In a rapidly-changing world, your customers' expectations, needs and habits change just as fast. So it’s more relevant than ever to keep learning what motivates them and what does not.
Customer research helps you to understand what your customers drive, what problems they face, how they currently solve their problems and if you should invest in finding a solution or not.
It all starts with knowing your customers. Know what they (do not) want. You can ask some basic introduction questions, which helps you to create personas (demographics, hobbies, tastes and interests along with what they watch, listen to and read, etc.), but it’s even more important to find out how they interact with you as a company. To map their ‘customer journey’. Meaning, what steps does a customer undertake in order to achieve a goal? And what are his/her emotions at each step? What problems do they face, and what needs do they have? This will help you to see your company from their perspective.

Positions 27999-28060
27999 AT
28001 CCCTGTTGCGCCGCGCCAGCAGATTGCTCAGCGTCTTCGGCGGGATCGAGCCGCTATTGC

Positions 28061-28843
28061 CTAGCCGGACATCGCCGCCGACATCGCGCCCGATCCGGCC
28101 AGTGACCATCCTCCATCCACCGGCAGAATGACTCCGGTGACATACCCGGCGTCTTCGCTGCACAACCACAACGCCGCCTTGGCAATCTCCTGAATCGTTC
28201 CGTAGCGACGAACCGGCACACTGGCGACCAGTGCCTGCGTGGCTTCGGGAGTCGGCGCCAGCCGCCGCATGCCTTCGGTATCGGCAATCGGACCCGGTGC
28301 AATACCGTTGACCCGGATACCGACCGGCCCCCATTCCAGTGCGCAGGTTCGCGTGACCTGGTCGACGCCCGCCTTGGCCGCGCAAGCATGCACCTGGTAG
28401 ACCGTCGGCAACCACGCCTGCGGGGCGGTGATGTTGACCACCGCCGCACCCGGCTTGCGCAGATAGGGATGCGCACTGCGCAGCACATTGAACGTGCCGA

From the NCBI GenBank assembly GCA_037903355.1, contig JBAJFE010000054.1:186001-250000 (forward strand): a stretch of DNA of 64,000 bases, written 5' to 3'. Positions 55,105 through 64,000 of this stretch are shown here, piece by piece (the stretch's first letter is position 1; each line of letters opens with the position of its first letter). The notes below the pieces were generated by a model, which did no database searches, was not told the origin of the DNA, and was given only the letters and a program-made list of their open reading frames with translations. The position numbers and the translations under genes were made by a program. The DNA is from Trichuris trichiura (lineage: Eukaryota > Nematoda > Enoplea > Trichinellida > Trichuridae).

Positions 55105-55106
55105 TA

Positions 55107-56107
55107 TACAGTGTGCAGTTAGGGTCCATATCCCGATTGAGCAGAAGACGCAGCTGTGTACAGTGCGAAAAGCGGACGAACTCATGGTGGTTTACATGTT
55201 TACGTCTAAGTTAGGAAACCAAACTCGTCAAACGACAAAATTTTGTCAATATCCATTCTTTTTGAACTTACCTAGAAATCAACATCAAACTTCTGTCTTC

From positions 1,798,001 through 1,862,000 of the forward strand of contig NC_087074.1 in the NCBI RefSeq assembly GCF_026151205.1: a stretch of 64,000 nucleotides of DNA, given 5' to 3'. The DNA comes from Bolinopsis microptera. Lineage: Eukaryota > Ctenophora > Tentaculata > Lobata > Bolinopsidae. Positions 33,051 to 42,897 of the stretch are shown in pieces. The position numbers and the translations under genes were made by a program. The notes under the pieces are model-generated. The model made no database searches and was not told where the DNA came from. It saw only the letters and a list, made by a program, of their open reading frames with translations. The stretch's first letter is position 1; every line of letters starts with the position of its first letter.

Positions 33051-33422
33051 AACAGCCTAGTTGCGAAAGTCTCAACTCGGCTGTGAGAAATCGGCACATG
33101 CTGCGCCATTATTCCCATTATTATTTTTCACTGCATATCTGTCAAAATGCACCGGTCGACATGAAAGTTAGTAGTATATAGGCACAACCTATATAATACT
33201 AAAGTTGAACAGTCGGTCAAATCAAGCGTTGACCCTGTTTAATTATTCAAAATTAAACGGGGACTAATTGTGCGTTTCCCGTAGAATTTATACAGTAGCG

A great experiment to find out these steps and emotions is the ‘customer interview’.
When you have identified (and validated) a problem that your customers experience, it’s important to know what steps they currently undertake to solve it.
Bring into context how your customers address their problems. What products or services do they use to solve their problem? Do they have a workaround in your current solution, do they use other products and/or services instead?
Experiments that will help you to answer these questions are ‘observation’ and to ‘interview an expert’.
To be sure a solution is needed, you need to know if the problem that your customers experience is ‘big’ enough. A lot of innovation projects address just fictitious problems that are not really relevant.
So how do you know if a problem is actually a problem worth solving? Two experiments that might help are ‘Desk Research’ and the ‘MOM test’.